Speaking at the Future Leaders Annual Youth Conference in Durban recently, Mthethwa said the country’s youth are the biggest target of the drug dealers.
The minister revealed that a study conducted in 2009 indicates the use of drugs among teenagers had increased over the last 10 years by more than 600%, with the average starting age of abuse at 12 years and younger.
The drug dealers are targeting schools with a 2007 report indicating that Gauteng’s youngest drug dealer was an 8-year old boy from Douglasdale.
According to Mthethwa, South Africa is both a transit and end user country with over 41 drug laboratories closed down by the law enforcement agencies last year alone.
He raised concerns over the links between growing gangsterism and the illicit trade in drugs as well as the links between drugs and violence.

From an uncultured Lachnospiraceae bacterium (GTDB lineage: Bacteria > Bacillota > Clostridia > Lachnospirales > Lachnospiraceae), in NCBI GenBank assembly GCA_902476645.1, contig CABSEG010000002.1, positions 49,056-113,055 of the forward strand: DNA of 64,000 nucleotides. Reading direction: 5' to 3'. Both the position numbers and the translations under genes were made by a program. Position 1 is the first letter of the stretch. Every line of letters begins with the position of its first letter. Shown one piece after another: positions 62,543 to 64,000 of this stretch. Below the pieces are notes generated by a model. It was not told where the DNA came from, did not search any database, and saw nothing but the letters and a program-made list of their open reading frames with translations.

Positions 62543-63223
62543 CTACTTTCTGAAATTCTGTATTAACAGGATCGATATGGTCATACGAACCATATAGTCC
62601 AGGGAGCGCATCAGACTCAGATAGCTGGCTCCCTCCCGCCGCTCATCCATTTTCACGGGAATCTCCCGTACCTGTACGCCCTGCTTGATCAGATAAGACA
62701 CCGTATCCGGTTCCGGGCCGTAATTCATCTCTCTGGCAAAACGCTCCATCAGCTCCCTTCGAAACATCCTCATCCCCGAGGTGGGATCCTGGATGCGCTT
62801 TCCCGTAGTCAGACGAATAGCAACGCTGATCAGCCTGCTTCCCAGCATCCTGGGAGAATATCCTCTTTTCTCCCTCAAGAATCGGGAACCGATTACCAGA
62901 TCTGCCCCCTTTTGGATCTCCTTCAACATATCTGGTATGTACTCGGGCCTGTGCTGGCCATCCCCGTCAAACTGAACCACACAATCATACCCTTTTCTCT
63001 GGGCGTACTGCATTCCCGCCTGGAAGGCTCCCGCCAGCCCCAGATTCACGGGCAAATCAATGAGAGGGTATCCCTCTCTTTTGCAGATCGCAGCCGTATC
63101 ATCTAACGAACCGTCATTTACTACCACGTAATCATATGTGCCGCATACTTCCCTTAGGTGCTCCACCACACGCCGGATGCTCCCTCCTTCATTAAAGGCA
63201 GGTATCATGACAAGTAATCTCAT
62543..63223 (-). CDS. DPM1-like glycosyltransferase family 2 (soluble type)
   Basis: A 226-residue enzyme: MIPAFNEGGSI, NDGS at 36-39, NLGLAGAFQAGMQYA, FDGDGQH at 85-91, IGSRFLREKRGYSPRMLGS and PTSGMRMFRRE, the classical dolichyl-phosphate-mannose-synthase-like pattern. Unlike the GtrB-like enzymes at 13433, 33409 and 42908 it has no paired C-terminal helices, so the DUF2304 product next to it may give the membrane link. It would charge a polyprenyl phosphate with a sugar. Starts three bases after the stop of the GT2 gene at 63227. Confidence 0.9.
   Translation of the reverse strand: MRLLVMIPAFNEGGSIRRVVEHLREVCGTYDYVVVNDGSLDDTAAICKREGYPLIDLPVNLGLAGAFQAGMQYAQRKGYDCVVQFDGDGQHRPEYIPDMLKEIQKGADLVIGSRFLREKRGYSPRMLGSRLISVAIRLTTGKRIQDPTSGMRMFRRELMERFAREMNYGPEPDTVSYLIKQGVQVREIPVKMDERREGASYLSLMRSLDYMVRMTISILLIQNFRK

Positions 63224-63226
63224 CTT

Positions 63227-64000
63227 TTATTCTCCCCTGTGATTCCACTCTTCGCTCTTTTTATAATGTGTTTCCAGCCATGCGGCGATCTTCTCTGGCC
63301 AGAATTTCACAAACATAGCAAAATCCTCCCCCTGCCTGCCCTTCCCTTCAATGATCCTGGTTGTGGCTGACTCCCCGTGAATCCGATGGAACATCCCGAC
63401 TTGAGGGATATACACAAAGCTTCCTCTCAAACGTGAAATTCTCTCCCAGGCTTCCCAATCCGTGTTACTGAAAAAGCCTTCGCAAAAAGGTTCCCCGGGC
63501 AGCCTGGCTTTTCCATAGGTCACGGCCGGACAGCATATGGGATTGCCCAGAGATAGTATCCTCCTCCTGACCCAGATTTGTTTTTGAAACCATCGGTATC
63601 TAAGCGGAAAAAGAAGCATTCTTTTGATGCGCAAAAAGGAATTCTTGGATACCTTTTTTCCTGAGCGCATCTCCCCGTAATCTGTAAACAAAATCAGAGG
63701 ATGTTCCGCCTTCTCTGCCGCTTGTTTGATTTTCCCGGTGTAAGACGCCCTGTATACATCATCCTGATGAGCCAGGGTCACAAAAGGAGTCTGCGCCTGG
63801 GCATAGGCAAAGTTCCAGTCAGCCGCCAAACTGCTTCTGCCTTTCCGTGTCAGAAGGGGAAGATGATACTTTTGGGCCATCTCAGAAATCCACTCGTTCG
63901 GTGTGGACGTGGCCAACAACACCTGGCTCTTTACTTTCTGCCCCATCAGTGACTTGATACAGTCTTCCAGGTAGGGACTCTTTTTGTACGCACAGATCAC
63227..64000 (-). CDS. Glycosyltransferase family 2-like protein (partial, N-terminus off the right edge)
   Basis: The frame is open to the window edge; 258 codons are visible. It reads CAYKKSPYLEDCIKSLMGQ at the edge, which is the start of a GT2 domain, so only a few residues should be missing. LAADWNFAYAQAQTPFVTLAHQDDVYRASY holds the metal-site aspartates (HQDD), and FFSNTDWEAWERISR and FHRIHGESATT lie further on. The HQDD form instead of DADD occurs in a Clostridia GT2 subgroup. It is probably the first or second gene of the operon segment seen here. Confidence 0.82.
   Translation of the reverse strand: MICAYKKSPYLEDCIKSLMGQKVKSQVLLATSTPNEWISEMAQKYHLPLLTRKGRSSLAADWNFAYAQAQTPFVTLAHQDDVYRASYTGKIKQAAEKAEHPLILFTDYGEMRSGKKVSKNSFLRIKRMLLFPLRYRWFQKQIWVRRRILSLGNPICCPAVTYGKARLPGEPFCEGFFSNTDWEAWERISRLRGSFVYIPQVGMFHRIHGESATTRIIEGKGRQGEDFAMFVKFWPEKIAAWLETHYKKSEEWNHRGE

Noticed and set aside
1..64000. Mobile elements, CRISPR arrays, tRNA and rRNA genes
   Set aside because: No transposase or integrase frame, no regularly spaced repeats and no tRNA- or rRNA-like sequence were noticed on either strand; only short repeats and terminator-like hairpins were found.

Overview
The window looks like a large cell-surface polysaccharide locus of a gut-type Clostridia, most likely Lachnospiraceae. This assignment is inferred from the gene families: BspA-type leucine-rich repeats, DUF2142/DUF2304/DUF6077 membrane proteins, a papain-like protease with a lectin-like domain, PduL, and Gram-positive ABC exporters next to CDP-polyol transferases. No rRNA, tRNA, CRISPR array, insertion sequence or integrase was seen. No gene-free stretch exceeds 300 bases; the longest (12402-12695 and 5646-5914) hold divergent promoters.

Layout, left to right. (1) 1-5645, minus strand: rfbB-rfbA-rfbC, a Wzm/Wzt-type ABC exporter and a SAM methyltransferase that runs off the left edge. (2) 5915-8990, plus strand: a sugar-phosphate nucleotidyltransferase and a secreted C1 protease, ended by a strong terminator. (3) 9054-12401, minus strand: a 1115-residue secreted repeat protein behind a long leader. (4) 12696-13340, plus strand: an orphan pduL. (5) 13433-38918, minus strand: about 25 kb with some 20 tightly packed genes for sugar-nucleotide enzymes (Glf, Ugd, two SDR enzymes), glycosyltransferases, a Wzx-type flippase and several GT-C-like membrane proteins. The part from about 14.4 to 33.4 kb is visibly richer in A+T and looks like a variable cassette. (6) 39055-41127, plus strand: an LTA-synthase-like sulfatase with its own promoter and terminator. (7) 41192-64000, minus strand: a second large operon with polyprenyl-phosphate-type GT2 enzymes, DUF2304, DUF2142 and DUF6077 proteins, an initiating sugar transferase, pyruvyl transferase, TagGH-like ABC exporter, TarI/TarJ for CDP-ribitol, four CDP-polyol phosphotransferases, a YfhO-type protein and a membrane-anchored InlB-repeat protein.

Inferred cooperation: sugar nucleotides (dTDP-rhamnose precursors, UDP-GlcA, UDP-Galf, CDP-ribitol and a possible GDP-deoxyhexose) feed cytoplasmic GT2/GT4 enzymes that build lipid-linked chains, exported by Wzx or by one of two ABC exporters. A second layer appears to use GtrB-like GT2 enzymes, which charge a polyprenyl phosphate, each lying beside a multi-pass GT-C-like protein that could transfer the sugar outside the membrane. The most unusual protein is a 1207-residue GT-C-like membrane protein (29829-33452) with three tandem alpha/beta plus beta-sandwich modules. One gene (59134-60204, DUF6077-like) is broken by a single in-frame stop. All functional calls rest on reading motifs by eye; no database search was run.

The response Mthethwa says must focus on production, consumption and cross border trafficking.
Recognising the complexity of the problem, Mthethwa said government has partnered with other agencies to implement the Anti-Substance National Plan of Action.
The plan focuses on enabling policy and legislation; supply reduction; demand reduction; harm reduction; and strengthening the role of civil society in this struggle.
He challenged the youth to implement the same spirit as that of the class of 1976 to successfully tackling challenges of combating poverty, unemployment, HIV and Aids, personal development and drug abuse.
Globally, the illegal drug trade is a $300 billion global industry, which is more than some countries GDPs. About 230 million people, or 5% of the world’s adult population, are estimated to have used an illicit drug at least once in 2010.
In South Africa, approximately 15% of the population has a drug problem which is costing South Africa R20-billion a year. – SAnews.gov.za